So if it’s a digital only currency, where do new ones come from? Can’t I just say that I’ve got a million of them and make myself rich!?

Dan
Well, no. You see, even though Bitcoin is not regulated by a bank or government, it still has a process that stops people from cheating. There are only two ways to get bitcoins. You either trade them from someone, or you go mining.

Neil
Oh wait, I’ve heard about this. This is when you use your computer to run calculations which verify other Bitcoin transactions. You get rewarded for this ‘work’ by earning bitcoins.

Dan
Yep! It’s money for old rope, which means it’s an easy way to earn money.

Neil
Wow! I’m going to start mining immediately!

Dan
Well, you wouldn’t be the only one! Bitcoin’s value has recently gone up quite a lot and this has caused a lot of interest. In fact, one stock exchange in Chicago has begun trading in Bitcoin futures contracts.

Neil
A futures contract? What’s that?

Dan
I’ll let BBC correspondent Rory Cellan-Jones explain that.

INSERT
Rory Cellan-Jones, BBC correspondent
A futures contract, a bet on where the currency will be a month from now, soared above 18,000 dollars. That means that investors believe Bitcoin, which started the year worth under 1000 dollars will continue to rise in value, albeit at a slower rate.  But at the big banks there’s still plenty of scepticism about the currency.

Neil
Soared in this context means increased very quickly. So, now big investors are betting on the value of Bitcoin in the future.

Dan
Yes. But he also mentioned that the banks have a lot of scepticism. That’s a doubt that something is real or true. In this case, whether Bitcoin is reliable or not.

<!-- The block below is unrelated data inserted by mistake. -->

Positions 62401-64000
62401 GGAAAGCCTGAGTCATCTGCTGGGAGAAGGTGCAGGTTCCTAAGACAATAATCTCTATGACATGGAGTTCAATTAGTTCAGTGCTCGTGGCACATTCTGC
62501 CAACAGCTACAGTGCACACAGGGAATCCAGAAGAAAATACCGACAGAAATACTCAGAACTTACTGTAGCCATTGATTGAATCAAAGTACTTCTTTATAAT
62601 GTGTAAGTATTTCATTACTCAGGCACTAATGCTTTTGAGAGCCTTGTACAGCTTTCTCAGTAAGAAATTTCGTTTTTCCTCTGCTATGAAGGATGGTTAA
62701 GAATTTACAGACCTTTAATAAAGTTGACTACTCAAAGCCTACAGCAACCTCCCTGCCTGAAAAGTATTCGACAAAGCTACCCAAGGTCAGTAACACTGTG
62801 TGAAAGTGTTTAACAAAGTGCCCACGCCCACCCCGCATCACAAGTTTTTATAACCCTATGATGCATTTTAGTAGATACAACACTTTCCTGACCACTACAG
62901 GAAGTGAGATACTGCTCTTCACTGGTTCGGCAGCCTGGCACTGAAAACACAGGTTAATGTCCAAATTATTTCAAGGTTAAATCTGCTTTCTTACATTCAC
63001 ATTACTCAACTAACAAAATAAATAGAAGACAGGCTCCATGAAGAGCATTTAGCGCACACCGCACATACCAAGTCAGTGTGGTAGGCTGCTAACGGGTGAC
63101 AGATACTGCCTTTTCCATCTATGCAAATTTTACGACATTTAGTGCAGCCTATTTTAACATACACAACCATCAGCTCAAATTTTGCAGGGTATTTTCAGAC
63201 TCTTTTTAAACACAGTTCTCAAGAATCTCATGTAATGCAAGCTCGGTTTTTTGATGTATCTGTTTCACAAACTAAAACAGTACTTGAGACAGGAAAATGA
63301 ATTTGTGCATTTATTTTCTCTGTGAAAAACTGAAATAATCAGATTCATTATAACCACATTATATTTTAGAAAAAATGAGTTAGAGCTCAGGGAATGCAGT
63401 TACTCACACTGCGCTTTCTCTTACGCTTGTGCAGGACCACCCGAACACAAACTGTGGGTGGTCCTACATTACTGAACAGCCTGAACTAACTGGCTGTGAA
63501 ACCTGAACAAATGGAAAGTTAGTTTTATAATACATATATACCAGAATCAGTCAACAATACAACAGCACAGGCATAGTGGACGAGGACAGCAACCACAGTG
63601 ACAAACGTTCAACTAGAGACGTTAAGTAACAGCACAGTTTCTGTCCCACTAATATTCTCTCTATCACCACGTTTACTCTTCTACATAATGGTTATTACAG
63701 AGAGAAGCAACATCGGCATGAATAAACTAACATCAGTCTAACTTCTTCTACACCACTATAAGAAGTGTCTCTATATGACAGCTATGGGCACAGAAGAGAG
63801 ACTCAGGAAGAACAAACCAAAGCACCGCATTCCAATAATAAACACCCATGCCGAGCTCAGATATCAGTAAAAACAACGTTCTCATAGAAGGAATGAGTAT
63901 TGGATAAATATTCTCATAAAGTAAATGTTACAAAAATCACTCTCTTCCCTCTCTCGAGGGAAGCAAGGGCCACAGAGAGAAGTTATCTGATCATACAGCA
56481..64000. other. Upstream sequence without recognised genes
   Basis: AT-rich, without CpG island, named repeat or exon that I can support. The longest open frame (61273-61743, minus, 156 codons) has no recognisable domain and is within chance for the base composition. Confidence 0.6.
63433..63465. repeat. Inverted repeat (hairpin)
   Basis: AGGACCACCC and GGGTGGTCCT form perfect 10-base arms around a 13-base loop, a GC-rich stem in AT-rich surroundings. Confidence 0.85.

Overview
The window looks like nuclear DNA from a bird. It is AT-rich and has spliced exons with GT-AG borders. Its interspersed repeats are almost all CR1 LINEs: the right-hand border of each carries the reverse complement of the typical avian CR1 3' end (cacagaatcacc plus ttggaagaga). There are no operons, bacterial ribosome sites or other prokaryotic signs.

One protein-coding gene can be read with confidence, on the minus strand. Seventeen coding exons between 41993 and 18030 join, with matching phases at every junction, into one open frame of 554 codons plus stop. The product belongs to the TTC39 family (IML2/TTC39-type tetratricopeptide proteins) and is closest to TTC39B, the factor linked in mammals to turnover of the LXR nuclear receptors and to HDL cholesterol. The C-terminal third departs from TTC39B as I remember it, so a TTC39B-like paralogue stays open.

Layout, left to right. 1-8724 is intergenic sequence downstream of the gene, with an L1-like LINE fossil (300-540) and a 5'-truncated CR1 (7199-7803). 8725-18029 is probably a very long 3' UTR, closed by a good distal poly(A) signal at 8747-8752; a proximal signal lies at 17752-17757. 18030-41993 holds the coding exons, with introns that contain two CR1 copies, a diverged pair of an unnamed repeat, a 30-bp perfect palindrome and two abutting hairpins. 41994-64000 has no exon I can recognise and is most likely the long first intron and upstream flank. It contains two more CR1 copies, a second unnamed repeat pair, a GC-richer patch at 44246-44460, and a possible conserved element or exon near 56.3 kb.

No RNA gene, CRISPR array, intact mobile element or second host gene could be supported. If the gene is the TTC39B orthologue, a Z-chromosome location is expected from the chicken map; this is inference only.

Neil
Maybe it’s best I don’t get involved then. After all, a fool and his money are soon parted.

Dan
Well, you don’t have to be sceptical about the answer to our quiz. We know that for a fact. I asked you when the Bitcoin crypto-currency was first created.

a)    2004

b)    2009

c)    2013

Neil
And I said 2009.

Dan
And you were right! Well done. Shall we go over the vocabulary again?

Neil
First we had currency. That’s the money being used in a given country at a certain time. Name three currencies and their countries, Dan.

Dan
Ok. Baht for Thailand. Rupee for India and my favourite, Metical for Mozambique. Next we had cryptic. Something which is cryptic is mysterious or difficult to understand. For example, what do rich people need, poor people have and if you eat it, you die?

Neil
A cryptic riddle indeed! I’ll have to think about that. Then we had legal tender, that’s the official money that can be used within a country. The Euro is legal tender within Spain, but what was the legal tender before that?

Dan
Wasn’t it the Peseta? Then we had fluctuates. If something fluctuates, it changes in amount or level. The stock market fluctuates.

Neil
But my love for my family never does. Then we had soared, which means increased very quickly. It’s used with this meaning in the context of money, prices and statistics.

Dan
Finally we had scepticismScepticism is doubt that something is real or true. What sort of things are people sceptical about, Neil?

Neil
Some people think that human activity hasn’t caused climate change. They are sceptical.

Dan
And that brings us to the end of today’s 6 Minute English. Don’t forget to check out our Youtube, Facebook, Twitter and Instagram pages, and we’ll see you next time. Goodbye.

Neil
Goodbye